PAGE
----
CBP discussed broker due diligence in verifying the identity of the importer of record in the second webinar about its “Role of the Broker” initiative. In the June 21 webinar, “Establishing bona fides,” CBP overviewed the documentation that may establish that the importer of record is a real entity and is in fact the owner or purchaser of the goods being entered. CBP also discussed situations with foreign importers of record, and said they would like to eliminate third-party transfers of power of attorney.
CBP Emphasizes Broker’s Role in Doing Due Diligence
CBP said it is concerned about cases involving undervaluation of merchandise, underpayment of duties, or failure to pay AD/CV duties, among other things, where CBP cannot track down the actual importer of the merchandise. Ports are struggling with cases in which they fall short on revenue and are left without a legitimate party to bill.
As such, CBP is emphasizing due diligence by customs brokers in determining that the importer of record is truly the owner or purchaser of the goods. Some evidence that CBP mentioned during the webinar include:
- Face-to-face meeting
- Company articles of incorporation
- Photo ID, including drivers license or passport
- Tax returns
- A negotiable bill of lading (which functions as documented title)
Emphasis on direct communication. In response to a question about whether brokers must have direct communication with the importer of record, CBP said this is absolutely the case, and that it is looking to tighten up these requirements.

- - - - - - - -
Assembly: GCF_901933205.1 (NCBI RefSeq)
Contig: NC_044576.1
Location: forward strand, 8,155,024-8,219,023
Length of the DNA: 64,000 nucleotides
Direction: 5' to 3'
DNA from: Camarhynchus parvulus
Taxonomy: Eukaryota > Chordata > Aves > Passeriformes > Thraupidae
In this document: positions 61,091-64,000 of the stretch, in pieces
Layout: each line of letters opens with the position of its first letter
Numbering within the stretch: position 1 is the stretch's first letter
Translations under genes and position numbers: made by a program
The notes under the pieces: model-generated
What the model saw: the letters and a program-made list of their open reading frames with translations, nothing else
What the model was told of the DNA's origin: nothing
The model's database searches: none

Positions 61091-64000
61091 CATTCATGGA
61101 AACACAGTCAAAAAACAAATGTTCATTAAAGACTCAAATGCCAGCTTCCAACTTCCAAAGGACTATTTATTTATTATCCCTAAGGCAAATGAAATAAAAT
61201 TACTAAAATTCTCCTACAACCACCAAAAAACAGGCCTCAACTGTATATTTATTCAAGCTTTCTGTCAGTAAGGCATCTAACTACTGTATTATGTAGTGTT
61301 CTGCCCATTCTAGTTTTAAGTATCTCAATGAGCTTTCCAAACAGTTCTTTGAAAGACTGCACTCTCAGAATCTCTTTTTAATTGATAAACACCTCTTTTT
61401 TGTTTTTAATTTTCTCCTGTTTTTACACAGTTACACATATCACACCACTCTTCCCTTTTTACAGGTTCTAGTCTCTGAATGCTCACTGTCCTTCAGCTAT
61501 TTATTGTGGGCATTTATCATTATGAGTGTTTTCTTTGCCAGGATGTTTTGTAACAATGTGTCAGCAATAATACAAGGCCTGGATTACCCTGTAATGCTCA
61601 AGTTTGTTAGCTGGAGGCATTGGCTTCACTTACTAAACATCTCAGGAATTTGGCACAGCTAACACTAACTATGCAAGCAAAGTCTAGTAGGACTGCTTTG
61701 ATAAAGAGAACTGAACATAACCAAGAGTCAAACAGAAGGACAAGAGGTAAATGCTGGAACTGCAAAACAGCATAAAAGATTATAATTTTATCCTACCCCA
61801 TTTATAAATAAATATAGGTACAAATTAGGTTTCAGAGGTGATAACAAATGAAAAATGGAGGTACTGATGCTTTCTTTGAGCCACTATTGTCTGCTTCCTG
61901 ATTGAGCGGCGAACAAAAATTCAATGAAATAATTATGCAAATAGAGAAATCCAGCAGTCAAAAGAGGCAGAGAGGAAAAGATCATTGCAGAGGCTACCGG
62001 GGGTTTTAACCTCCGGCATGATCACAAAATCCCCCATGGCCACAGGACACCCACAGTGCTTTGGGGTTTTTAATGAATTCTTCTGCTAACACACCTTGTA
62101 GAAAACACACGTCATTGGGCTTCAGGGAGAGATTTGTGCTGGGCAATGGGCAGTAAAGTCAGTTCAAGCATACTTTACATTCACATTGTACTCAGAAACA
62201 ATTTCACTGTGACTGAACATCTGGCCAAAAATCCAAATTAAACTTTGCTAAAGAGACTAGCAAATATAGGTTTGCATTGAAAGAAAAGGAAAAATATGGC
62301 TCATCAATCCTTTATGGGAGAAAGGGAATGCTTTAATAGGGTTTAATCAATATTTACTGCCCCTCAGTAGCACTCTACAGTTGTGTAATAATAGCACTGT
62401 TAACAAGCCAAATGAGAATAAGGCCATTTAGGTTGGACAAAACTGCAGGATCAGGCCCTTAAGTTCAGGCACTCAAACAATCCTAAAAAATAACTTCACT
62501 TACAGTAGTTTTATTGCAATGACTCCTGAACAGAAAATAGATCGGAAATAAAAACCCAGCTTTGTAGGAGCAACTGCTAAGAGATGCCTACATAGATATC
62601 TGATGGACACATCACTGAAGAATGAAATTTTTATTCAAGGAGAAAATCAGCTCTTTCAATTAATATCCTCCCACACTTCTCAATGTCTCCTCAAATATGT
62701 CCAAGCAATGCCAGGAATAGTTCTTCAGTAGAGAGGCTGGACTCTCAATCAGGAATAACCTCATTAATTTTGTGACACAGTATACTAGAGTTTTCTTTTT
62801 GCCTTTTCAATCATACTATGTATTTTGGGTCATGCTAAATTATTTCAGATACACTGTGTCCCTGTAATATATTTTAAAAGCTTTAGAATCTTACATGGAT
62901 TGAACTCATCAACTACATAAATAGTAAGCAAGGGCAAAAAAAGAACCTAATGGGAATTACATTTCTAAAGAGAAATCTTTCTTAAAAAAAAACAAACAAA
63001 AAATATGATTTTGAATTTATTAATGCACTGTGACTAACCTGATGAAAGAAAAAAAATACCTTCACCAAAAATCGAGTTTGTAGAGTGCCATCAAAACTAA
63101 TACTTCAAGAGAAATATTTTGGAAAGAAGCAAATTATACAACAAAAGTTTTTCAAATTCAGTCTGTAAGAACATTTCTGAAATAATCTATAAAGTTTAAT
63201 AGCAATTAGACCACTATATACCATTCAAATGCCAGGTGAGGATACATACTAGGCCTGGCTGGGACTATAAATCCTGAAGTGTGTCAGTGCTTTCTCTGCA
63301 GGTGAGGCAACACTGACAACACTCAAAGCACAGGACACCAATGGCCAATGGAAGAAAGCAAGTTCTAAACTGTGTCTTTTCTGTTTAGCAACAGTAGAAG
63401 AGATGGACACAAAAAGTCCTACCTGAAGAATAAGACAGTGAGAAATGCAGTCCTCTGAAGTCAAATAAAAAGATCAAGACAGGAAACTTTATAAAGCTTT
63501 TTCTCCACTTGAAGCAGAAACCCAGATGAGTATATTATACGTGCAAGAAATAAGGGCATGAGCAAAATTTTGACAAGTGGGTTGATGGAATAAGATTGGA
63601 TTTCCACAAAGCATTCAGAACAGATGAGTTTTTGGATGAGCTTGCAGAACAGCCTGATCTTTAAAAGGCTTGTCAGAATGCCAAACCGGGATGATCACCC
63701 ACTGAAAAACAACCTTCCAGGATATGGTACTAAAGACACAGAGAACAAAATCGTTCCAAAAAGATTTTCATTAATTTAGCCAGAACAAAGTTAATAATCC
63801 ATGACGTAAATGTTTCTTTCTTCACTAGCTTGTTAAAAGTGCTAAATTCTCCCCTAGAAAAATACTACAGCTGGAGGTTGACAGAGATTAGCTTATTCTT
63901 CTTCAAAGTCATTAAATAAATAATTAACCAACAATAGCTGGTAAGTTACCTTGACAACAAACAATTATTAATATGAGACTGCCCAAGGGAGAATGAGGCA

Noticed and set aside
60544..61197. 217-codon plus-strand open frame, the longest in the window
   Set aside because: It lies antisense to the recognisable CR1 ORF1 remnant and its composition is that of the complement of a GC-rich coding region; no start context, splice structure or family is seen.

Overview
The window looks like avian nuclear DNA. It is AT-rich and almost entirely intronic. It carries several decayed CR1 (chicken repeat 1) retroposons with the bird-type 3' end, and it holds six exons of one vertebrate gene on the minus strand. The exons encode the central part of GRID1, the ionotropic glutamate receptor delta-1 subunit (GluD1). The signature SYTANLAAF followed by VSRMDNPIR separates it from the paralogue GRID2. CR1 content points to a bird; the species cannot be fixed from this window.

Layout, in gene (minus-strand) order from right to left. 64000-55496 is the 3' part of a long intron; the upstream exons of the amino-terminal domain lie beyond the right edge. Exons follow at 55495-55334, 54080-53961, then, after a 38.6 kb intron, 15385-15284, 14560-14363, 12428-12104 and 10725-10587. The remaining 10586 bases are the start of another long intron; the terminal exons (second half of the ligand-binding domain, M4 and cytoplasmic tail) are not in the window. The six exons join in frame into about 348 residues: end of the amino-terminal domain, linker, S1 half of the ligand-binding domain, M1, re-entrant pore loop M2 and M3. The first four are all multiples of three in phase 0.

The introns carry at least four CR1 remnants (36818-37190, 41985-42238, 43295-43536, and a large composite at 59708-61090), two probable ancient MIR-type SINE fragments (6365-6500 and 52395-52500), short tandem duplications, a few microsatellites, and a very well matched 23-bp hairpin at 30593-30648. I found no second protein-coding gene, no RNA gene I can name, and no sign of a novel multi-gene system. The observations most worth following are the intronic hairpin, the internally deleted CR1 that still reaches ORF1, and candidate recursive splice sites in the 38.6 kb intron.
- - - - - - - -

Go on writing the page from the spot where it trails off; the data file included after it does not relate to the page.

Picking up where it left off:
No enumeration of documentation in regs. However, CBP said that it is hesitant to enumerate in the regulations the documentation that brokers should ask for to validate importers of record. CBP said the standard of having to exercise due diligence is sufficient, and it will leave it to the broker to look into what satisfied this standard.
CBP Looking at Elimination of Third-Party Transfers of Power of Attorney
CBP also voiced concern over situations where power of attorney is transferred from the importer of record to a third party (for example, a freight forwarder), who then transfers that power of attorney to a broker. Because of the distance this places between the broker and the importer of record, and in light of its concerns, CBP said it is looking to eliminate the ability for a third party to give power of attorney to a broker.
Heightened Interest for DDP Shipments
CBP said that in cases of Delivery Duty Paid (DDP) shipments with a foreign importer of record, the problems CBP faces are even more acute. As such, CBP’s interest in documentary evidence establishing the identity of the owner or purchaser is heightened in these cases. The importer clearly needs to have direct communication with the importer of record, CBP said, because the broker cannot know the transaction value based only off of the invoice. If brokers having these kinds of communications, CBP said, then brokers should also ask questions to see whether the entity is actually the importer of record.
Some questions asked whether CBP is looking to do away with foreign importers of record altogether, but CBP said it will have to allow it because of commercial necessity. CBP did, however, say that it is looking to “tighten” up requirements for foreign importers of record.